Your answer is obvious . . . you can offer a special and enjoyable experience for your customers.  In fact, you can make each visit to your restaurant memorable for your customers by delivering a show that sets you apart from others, that puts you in-demand.

I do not mean putting on a juggling act, or becoming a comedian, or intruding on your guests’ evening.  I do mean taking your job seriously, learning your temporary profession’s rules, crafting a presentation of your material that resonates with confidence, authenticity and sincerity, and then displaying enthusiasm for your material and an earnestness to communicate it in words and actions designed to make your audience feel comfortable and . . . heroic.

The Hero Had Better be in Your Audience

Yes, heroic.  Every presentation – every story – has a hero and that hero is your audience.

Evoke a sense of heroism in your customer, and you’ll win every time.

I have just described a quite specific workplace scenario where effective presenting can have an immediate reward.  Every element necessary to successful presenting is present in a wait-staff restaurant situation.  The reverse is likewise true.

The principles and techniques of delivering a powerful presentation in a restaurant and in a boardroom are not just similar – they are identical.  The venue is different, the audience is different, the relationships of those in the room might be different.

But the principles are the same.

And so, back to the early practitioners of oratory and public speaking. Here is the paradox: a fabulous treasure can be had for anyone with the motivation to pluck these barely concealed gems from the ground, to sift the sediment of computerized gunk to find the gold.

Adopt the habits of the masters.  Acquire the mannerisms and the power and versatility of the maestros who strode the stages, who argued in courtrooms, who declaimed in congress, and who bellowed from pulpits.

They and their secrets offer us the key to delivering especially powerful presentations.

The rest of the story is found here.

Uptalk is not the Rage Virus, but . . .

Eliminate uptalk from your speaking style
Fix this one voice pathology of Uptalk and vault yourself into the upper echelon of folks who sound like they know what they’re talking about

While it does seem to be spreading like a virus, Uptalk does not spell the end of civilization.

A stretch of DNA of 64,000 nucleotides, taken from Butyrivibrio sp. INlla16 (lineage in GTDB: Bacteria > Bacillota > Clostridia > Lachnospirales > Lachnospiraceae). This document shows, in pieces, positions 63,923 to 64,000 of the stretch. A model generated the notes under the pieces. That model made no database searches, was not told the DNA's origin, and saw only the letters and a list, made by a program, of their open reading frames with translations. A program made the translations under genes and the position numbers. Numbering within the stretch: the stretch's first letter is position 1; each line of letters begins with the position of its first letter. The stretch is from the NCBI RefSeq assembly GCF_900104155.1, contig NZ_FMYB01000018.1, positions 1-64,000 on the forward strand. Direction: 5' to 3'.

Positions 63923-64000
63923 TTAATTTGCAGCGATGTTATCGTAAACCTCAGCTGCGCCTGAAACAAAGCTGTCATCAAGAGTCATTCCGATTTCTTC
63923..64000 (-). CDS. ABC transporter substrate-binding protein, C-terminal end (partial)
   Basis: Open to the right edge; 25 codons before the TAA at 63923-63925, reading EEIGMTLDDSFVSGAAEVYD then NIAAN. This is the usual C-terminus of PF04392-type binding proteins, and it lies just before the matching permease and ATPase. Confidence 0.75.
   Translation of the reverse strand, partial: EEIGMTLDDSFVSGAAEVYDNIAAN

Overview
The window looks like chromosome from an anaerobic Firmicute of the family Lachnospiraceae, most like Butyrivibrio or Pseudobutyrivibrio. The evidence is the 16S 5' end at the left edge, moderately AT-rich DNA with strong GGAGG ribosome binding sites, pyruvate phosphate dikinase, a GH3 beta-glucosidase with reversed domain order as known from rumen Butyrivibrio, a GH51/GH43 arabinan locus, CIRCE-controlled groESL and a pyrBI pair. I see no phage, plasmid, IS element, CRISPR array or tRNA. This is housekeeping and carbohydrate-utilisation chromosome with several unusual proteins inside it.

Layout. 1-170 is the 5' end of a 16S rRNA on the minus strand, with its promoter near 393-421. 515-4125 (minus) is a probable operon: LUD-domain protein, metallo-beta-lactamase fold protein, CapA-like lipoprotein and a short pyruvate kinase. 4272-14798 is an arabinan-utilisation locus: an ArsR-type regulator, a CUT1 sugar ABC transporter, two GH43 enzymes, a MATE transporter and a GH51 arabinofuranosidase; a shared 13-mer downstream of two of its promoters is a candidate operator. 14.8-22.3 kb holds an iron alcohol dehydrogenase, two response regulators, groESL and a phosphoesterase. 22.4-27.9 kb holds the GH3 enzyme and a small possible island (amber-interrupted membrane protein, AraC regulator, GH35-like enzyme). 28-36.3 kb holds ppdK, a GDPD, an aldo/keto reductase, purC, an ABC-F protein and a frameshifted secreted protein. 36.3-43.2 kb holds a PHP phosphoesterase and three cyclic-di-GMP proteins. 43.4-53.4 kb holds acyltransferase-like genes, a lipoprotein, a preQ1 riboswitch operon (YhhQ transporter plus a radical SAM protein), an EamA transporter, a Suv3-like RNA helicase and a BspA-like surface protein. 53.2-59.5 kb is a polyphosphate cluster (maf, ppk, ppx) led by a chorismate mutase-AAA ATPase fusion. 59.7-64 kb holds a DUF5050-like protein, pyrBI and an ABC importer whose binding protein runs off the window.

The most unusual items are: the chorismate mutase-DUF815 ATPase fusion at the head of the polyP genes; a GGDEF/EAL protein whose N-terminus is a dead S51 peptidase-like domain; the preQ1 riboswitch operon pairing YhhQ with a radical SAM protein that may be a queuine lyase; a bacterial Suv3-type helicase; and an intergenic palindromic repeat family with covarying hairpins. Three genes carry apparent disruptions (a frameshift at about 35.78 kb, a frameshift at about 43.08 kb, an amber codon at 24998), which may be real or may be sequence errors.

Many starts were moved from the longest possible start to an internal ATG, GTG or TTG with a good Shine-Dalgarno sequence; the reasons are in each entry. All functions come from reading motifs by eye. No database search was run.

No, the rapid spread of this debilitating voice pathology is not as alarming as, say, the spread of the Rage virus in the film 28 Days Later . . .

But . . .

Uptalk does show an incredible degradation of the language and of clear ideas, confidently expressed . . . especially in business presentations.

And as with most obstacles, there is an opportunity buried inside this one.

This infestation of uptalk offers you an valuable opportunity.  For this opportunity to work for you to its maximum, you must keep it to yourself so that the gulf and the contrast between you and them is as great as can be.

If you can overcome your own tendency toward uptalk, which is a hoi-polloi kind of thing, you will have lifted yourself above the horde of uptalking babblers that seems to increase daily.

You can do this by training yourself to speak with a forthright confidence.

The Uptalk Pathology

Uptalk is the maddening rise of inflection at the end of declarative sentences that transforms simple statements into an endless stream of questioning uncertainty.

As if the speaker is contantly asking for validation.  Looking for others to nod in agreement.

Yes, maddening . . . and it infests everyone exposed to this voice with doubt, unease, and irritation.  It screams amateur when used in formal presentations.

It cries out:  “I don’t know what I’m talking about here.  I just memorized a series of sentences and I’m spitting them out now in this stupid presentation.  I’m not invested in this exercise at all.”

Poet and social commentator Taylor Mali has this to say about this voice pathology . . .

 

 

Uptalk radiates weakness and uncertainty and doubt.  It conveys the mood of unfinished business, as if something more is yet to come.  A steady drumbeat of questioning non-questions.

You create a tense atmosphere with Uptalking that is almost demonic in its effect.  This tic infests your audience with an unidentifiable uneasiness.  At its worst, your audience wants to cover ears and cry “make it stop!”   . . . but they aren’t quite sure at what they should vent their fury.

Uptalk  =  “I don’t know what I’m talking about”